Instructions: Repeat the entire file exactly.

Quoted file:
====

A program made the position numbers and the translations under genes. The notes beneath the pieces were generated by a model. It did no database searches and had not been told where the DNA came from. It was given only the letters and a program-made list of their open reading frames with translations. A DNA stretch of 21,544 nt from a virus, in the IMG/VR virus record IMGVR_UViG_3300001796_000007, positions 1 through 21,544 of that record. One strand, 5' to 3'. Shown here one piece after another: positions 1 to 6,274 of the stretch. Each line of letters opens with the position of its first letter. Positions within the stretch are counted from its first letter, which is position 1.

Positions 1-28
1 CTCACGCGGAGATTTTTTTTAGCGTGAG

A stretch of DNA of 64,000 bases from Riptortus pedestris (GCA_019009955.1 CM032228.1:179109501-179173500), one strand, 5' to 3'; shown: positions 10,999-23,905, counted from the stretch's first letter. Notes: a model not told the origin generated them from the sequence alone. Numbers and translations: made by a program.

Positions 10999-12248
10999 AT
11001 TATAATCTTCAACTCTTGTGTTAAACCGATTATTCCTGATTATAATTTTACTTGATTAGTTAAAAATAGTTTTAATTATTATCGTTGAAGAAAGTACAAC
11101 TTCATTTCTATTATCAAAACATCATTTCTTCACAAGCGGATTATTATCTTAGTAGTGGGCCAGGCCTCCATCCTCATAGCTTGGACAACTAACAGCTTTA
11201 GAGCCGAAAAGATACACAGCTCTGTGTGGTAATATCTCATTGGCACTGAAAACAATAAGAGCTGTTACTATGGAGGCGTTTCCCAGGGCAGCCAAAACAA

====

A program made the position numbers and the translations under genes. The notes beneath the pieces were generated by a model. It did no database searches and had not been told where the DNA came from. It was given only the letters and a program-made list of their open reading frames with translations. A DNA stretch of 21,544 nt from a virus, in the IMG/VR virus record IMGVR_UViG_3300001796_000007, positions 1 through 21,544 of that record. One strand, 5' to 3'. Shown here one piece after another: positions 1 to 6,274 of the stretch. Each line of letters opens with the position of its first letter. Positions within the stretch are counted from its first letter, which is position 1.

Positions 1-28
1 CTCACGCGGAGATTTTTTTTAGCGTGAG

A stretch of DNA of 64,000 bases from Riptortus pedestris (GCA_019009955.1 CM032228.1:179109501-179173500), one strand, 5' to 3'; shown: positions 10,999-23,905, counted from the stretch's first letter. Notes: a model not told the origin generated them from the sequence alone. Numbers and translations: made by a program.

Positions 10999-12248
10999 AT
11001 TATAATCTTCAACTCTTGTGTTAAACCGATTATTCCTGATTATAATTTTACTTGATTAGTTAAAAATAGTTTTAATTATTATCGTTGAAGAAAGTACAAC
11101 TTCATTTCTATTATCAAAACATCATTTCTTCACAAGCGGATTATTATCTTAGTAGTGGGCCAGGCCTCCATCCTCATAGCTTGGACAACTAACAGCTTTA
11201 GAGCCGAAAAGATACACAGCTCTGTGTGGTAATATCTCATTGGCACTGAAAACAATAAGAGCTGTTACTATGGAGGCGTTTCCCAGGGCAGCCAAAACAA